This blog welcomes our first author interview thanks to friend and multi-published author Jillian Chantal - by day mild-manner lawyer, by night passion-enflamed writer of numerous novels, novellas and short stories.
Jillian’s first novel Solo Honeymoon was publish by Siren Bookstrand in November 2010. Since then she has continued to delight readers with more. Surfer Bride published in February 2011, Redemption for the Devil published in July 2011 by Desert Breeze Publishing and Sebastian’s Salvation just released February 7th, 2012.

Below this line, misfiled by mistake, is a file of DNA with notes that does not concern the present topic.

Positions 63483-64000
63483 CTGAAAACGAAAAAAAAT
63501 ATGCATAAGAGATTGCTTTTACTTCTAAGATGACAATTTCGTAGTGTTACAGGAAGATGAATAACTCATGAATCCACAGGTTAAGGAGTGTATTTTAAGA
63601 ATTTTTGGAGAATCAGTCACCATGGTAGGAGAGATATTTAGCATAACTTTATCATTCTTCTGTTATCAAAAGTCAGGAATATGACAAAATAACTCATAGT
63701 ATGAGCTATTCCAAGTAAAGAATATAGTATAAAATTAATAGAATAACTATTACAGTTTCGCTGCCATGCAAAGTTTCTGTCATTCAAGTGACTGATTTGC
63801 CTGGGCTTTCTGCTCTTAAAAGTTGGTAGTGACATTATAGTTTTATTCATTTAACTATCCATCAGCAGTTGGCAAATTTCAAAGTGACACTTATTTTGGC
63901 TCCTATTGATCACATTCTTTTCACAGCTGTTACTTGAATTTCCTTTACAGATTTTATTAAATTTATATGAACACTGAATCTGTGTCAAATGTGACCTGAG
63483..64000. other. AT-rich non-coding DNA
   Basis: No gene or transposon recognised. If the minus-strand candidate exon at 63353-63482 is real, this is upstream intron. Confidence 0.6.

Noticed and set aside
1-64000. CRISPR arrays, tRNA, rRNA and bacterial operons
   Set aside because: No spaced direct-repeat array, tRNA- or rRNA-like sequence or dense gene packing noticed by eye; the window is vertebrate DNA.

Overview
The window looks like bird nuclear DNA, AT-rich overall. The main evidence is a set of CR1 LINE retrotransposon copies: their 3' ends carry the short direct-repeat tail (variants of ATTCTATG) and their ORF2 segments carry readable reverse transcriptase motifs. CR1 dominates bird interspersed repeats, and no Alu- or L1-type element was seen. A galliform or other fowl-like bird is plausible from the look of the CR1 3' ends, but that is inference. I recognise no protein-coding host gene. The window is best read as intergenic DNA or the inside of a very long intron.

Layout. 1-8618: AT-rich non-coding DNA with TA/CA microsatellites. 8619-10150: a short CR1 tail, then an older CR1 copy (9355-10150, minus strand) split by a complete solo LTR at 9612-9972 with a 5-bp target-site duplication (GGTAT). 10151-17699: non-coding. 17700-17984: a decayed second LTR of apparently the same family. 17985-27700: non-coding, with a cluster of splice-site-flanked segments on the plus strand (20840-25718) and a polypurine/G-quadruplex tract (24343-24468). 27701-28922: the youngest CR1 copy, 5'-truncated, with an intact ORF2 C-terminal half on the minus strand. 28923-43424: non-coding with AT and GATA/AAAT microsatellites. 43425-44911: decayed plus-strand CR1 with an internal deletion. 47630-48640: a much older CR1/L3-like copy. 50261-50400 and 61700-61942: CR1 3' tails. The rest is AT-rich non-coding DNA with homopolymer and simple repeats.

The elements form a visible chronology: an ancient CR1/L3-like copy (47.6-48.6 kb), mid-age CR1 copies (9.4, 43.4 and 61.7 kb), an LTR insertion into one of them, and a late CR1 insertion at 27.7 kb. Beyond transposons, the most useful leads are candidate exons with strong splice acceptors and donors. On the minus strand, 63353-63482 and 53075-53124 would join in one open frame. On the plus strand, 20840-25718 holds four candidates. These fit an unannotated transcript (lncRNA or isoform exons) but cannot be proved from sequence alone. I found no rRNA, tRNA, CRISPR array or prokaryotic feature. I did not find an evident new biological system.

But besides these amazing novels, Jillian has recently published two novellas Sophie’s Snow Day in the Snow Bound anthology, and Coroner’s Delight in Valentine’s Delights both offered by Still Moments Publishing and she has still more coming out this year.
So today, I invited Jillian here to share with us her writing history, process, and secrets of writing shorter fiction.
Tell us a little of your writing history. Which came first novels or shorts?
Jillian: The first three romance "books" I wrote all the way to the words THE END were about 35,000 words each which is considered novella length. After that, I wrote a few stories under 2,500 words for fun and to work on various aspects of the craft. These short stories were not romances. I then found a cool website that puts out calls for short stories and submitted some of mine. They were accepted and I initially had all my work published under my real name.
Jillian Chantal is your pseudonym. How did that come to be?